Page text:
On the third day, we tackled our most ambitious "walk" so far - a 4 km hike along a trail winding between two mountains into the Lost Valley (Coire Gabhail). It's considered an easy route compared with others in the area but, given we were still recovering from jetlag, we found the 335m climb along narrow, rocky paths challenging enough.

The weather was perfect - mild and sunny - and we had the trail and the valley almost entirely to ourselves. It's said the MacDonalds hid the cattle they "borrowed" in the valley so I found myself imagining what it must have been like to spend long dark nights huddled round fires built close to the base of the huge rocks that were left behind by the glaciers that created the valley.

The floor of the Lost Valley was littered with fantastic rocks

Another hiker savouring the spirit of the Highlands

After a picnic lunch and a short rest, we hiked out of the Valley. Husband took this photo on the return trip. If you look closely, you can just make out the road and a couple of trucks far below.

Hiking out of the Lost Valley. You can make out the road below if you look carefully.

We also stopped to take a few photos of the Three Sisters. Some day, I'd like to try hiking up the Pap of Glencoe.

Luke savouring the views in Glencoe

At the end of our first big hike!

We thought we might tackle a second hike after lunch but it was so warm and we were so weary, we opted for a pint on the deck of the Clachaig Inn instead. When I went inside to collect our drinks, I was amused to see this sign in the lobby. Given that my great grandmother was a MacDonald, it was a sentiment I could appreciate.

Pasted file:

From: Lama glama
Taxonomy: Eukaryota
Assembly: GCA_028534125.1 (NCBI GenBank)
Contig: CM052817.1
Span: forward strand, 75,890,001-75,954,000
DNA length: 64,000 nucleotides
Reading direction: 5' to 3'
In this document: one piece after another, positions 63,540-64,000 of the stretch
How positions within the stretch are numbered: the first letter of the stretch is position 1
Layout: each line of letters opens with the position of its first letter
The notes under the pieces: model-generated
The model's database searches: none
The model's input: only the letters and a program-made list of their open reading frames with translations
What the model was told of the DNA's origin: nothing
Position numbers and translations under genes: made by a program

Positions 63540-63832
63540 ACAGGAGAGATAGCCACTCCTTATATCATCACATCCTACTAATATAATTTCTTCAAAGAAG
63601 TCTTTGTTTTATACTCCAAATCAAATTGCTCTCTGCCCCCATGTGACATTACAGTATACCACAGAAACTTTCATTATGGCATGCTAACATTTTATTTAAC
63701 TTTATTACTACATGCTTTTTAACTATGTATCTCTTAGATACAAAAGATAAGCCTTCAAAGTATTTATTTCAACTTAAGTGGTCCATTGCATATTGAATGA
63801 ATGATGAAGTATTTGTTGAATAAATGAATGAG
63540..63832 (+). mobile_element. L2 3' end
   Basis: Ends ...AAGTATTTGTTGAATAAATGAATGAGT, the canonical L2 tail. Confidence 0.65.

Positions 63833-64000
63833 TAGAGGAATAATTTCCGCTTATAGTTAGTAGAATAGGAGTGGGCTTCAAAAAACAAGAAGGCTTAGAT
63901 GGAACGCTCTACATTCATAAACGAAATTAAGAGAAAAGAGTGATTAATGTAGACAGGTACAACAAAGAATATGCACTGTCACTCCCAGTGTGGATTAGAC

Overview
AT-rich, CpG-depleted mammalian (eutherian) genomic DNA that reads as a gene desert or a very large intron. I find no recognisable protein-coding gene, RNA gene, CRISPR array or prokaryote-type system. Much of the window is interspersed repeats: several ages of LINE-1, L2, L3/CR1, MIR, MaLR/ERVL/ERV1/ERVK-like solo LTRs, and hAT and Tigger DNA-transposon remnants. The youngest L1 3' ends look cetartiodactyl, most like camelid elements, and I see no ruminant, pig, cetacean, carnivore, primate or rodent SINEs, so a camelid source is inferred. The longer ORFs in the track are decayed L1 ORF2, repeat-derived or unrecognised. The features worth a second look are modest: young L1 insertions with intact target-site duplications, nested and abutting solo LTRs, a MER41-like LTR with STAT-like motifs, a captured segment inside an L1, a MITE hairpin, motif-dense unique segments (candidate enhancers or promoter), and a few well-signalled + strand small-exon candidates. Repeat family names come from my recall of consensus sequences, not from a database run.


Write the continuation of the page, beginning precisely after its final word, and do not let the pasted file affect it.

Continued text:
Clearly, this is still a MacDonald establishment

We spent most of our last day on the west coast aboard the Jacobite Steam Train (aka the Harry Potter train) travelling from Fort William to Mallaig and back. We enjoyed the trip, especially our lengthy conversation with an impressive young couple from Stirling, but I confess I'd have preferred to spend the day hiking. The weather was incredible! Fortunately, after a delicious lunch of fresh fish and local beer, we had an hour or so to explore the Mallaig waterfront before boarding the train for the return journey.

The Jacobite Steam Train (aka the Harry Potter train)

The view from Mallaig

A ferry departing Mallaig

I've not yet mentioned the sunsets in Ballachulish. Nearly every evening, we found ourselves back at the studio in time to take in the stunning sunsets while sipping a pre-dinner glass of wine. Needless to say I couldn't resist putting my camera to work.

Another sunset from our studio

A sunset view from our patio

Another beautiful N. Ballachulish sunset

On our last evening, we walked to Ballachulish Bridge to get better views of a last glorious sunset over Loch Linnhe, and found ourselves envying some kayakers we spotted returning from a paddle along its shores. Being on the water must have been magical.

Our last Ballachulish sunset

Our last Ballachulish sunset

Preparing to leave Ballachulish on our last morning, I realized I was leaving a piece of my heart behind. Or perhaps it's truer to say the Highlands had taken up residence in my heart. Whatever the case, it's a beautiful part of the world I'd very much like to visit again one day.

For more photos from our Highland adventures, you can check out this set on Flickr.  If all goes well, I'll be sharing more of our Scottish adventures in the weeks ahead.


  1. Beautiful pictures - takes me 'home'! My dad's favorite place was Oban - we went all the time just so he could stand by the water and stare at the boats :) Great memories!

    And, just so you know, I am a Campbell (my paternal grandmother, whom I am named after). Yes, we Campbells were a bad lot! And when I go north into the highlands, I never ever say I'm a Campbell!!! LOL

    1. You're a Campbell? Say it ain't so!! Actually, my massage therapist is as well and she's totally lovely too so I suppose you're not all bad. :-) I confess that I mentioned my MacDonald ancestors more than once while we were there. Thanks for taking time to drop by. Let's get together soon. I miss you, my friend.

  2. Not a Campbell. Love the photos!

  3. What a wonderful read Jan! Reading through your blog, it sounds like you had an amazing time in Scotland and your photos make me long to go there. Beautiful! I too have MacDonald in my blood, my grandmother was a MacDonald and her family came over from the Isle of Skye.